Scott writes, "I use URIBL lists in SpamAssassin, and these are configured according to their documented purpose (URI checks). I am getting a lot of spam now which spamvertise email addresses, rather than a URI. The bad domain might be in the From: field, or it might be in the message body. Example: 'Contact me at this address [email protected]'. These domains are already on RBLs such as URIBL_BLACK. The first question is, do you think this is a valid strategy, and how 'safe'? I can not see any negatives with the spam examples I have received. Second question is, how does one take advantage or URIBL etc to validate email address strings? Google for "spamassassin rhsbl" and you get no useful information."
Wow! That's a great question, and I have absolutely no idea how to answer it. So, I turned to an expert: Steven Champeon. He maintains Enemieslist, a set of over forty thousand patterns for classifying reverse DNS naming conventions. He's a smart guy, and no stranger to using URIBL data in an unconventional manner. Here's what he had to say in response.
Interesting question, Scott. To be right up front about the answer, the URI blocklists I'm familiar with are generally strongly opposed to the use of their data for purposes outside of their stated purview -- to help you filter spam based on URIs in the body -- and their official policy is to discourage such use. That said, I chatted via IM to one of the administrators behind URIBL, and this was his response (loosely paraphrased):
"We don't encourage the use of URIBL data in looking up mailto:s; but we can't prohibit it unless it starts to show up as extraordinary lookup volumes, which could lead us to block whoever is doing the querying. In any case, I can't imagine it would be effective; we aren't adding domains from mailto:s to URIBL, so any successful results would be coincidental at best."
So, the quick answer is "please don't do that, but we can't stop you, and we'd be surprised if it worked at all."
That said, a few years ago, I implemented some rulesets for my homebrewed sendmail antispam package that look for domains in message headers and look them up in SURBL and URIBL. Specifically, the rule looks for From:, Message-Id, and Reply-To: header contents and extracts domains from them, on the grounds that some spam was getting through with suspected spammer domains in those headers. Jeff Chan from SURBL, when I advised him what I was doing, simply asked me to stop. The URIBL folks were less firmly opposed, but still discouraged the practice. I kept it up, and while my mail flows here aren't anywhere near high enough to cause noticeable load on their servers, it easily quadrupled my query volume without catching much spam I wasn't already catching via other means. A firm believer in the "belt and suspenders" principle, as well as having a typical systems administrator's "if it's not broken, don't touch it" mentality, I kept them in the filters. Let's just call it "data gathering for research purposes". And hey, turns out it might be useful to you in this instance, so there's that.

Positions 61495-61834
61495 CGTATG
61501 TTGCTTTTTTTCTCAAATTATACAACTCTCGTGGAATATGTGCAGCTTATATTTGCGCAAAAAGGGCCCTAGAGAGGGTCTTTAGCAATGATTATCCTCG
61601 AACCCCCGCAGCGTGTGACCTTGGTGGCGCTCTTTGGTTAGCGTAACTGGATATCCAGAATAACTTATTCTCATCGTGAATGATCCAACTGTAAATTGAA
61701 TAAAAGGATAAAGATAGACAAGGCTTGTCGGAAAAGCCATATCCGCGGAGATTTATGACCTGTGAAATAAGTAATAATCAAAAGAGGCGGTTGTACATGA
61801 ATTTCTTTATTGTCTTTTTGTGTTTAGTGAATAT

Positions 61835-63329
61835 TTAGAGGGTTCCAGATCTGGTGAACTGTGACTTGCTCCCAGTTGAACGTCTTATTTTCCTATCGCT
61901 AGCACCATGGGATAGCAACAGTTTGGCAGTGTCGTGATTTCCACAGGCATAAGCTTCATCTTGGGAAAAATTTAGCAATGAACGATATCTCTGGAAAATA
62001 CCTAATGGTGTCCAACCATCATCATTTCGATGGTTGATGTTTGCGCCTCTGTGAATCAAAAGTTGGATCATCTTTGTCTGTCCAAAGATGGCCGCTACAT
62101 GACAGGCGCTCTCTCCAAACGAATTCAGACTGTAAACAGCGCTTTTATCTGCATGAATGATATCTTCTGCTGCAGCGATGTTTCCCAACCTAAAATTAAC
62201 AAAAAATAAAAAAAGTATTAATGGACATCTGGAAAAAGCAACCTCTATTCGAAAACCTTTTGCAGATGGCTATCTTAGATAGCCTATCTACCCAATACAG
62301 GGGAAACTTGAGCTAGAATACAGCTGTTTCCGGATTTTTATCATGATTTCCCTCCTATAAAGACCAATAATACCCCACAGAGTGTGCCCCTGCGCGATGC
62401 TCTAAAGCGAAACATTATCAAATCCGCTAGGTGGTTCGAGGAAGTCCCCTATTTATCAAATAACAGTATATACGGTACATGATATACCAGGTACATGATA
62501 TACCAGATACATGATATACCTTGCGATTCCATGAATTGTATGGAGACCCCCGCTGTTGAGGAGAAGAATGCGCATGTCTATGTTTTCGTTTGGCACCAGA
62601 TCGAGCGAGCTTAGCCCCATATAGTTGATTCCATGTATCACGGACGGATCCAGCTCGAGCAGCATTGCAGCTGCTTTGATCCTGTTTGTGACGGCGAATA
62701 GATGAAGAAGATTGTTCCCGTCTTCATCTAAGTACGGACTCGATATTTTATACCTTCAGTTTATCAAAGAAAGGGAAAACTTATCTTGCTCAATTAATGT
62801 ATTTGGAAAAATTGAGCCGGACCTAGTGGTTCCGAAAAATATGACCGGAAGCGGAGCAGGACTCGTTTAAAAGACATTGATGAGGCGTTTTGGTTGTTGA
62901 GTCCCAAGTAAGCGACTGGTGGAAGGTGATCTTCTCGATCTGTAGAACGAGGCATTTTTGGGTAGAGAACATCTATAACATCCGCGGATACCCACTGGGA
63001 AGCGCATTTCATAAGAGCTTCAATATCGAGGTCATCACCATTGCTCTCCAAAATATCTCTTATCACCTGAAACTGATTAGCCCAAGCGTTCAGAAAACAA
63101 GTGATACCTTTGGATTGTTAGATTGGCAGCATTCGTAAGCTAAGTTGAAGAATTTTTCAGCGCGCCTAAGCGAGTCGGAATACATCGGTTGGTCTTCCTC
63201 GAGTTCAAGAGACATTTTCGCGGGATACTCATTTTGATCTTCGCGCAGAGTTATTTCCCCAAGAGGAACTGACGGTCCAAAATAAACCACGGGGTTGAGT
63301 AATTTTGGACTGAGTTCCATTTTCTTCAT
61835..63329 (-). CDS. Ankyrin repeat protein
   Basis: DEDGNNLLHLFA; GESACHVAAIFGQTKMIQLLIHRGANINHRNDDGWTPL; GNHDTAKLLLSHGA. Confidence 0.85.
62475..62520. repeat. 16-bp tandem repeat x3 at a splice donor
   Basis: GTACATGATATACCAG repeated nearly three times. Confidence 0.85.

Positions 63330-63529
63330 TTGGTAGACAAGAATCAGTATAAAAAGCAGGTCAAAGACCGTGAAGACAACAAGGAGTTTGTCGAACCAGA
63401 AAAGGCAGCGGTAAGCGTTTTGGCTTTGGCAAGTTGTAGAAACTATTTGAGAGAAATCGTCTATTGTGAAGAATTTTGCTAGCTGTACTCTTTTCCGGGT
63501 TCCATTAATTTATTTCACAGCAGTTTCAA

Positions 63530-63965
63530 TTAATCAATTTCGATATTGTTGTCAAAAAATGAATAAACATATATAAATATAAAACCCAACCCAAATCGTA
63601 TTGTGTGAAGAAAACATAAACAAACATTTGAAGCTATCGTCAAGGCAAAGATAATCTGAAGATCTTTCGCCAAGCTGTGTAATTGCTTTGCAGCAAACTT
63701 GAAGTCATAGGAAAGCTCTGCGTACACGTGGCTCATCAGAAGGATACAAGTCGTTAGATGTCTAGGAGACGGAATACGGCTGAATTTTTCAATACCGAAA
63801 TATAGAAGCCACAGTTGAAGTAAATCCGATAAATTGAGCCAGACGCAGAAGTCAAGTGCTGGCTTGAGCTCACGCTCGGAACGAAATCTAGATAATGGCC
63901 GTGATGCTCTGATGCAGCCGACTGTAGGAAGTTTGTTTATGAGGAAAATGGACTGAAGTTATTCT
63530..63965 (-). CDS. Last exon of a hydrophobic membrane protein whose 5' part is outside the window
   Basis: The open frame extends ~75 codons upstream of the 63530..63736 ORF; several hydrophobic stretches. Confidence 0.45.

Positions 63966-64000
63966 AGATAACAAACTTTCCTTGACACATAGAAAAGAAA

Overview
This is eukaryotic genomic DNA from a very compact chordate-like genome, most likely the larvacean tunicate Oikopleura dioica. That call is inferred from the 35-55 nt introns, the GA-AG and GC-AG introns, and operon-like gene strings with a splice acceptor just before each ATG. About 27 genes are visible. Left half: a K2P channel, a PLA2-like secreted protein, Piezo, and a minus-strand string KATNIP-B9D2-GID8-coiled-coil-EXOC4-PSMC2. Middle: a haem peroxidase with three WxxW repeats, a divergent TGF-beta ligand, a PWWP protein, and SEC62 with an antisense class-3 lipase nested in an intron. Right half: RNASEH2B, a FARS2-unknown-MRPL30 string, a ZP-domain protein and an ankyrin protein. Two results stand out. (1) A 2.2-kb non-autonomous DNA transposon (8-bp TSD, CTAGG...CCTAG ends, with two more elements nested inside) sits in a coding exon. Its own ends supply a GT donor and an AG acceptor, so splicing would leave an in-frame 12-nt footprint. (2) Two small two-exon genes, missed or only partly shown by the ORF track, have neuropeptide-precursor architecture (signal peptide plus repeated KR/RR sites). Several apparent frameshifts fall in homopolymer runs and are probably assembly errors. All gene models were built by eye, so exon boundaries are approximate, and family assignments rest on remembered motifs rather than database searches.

I just checked my logs, so I can actually give you some firm data: over the past 31 days, the filter tagged 421 messages as containing domains in those headers that were also listed in URIBL. This with a daily spam load of anywhere from three to ten thousand messages or so. Of those, they were *all* scored highly enough by other checks to be rejected after DATA. I've disabled the checks now, as they obviously don't add anything to my filtering effectiveness today, even if they may have in the past. Besides, querying hundreds of thousands of times to catch a few hundred spams I would have already rejected for other reasons isn't neighborly, never mind being a terribly useless practice.
As your question was in regard to spam your system *isn't* already catching, I can certainly understand the motivation to try something like this, but in the end, I'd caution you against it for the same reasons the URIBL admin mentioned -- it will increase your query volumes with little noticeable result, because those domains aren't likely to be listed bu URIBL, or if they are, it's just a coincidence.
Finally, I'll add that as with all content filtering (as opposed to source-based filtering) any such strategies have a relatively high risk of catching stuff you *don't* want to be filtered, such as mailing list discussions or off-list exchanges about spam domains; with the bottom line being that you'll likely increase your false positives more than you'll be increasing your spam catch. However, as you seem convinced that it will be useful to you, and will likely go ahead and try it anyway, I will strongly recommend that you gather some data first.
With any such potentially risky strategies, I recommend using temporary rules in procmail or as appropriate to emit some logging data to show whether or not the risk is worth it to you. That way, your decision to proceed over and against the recommendations of the blocklist maintainers is at least based on a reasonably large data set, so you can make an informed decision. And remember -- they *will* block you if your query volumes exceed recommended levels, so focus on that aspect during your analysis of the data you gather.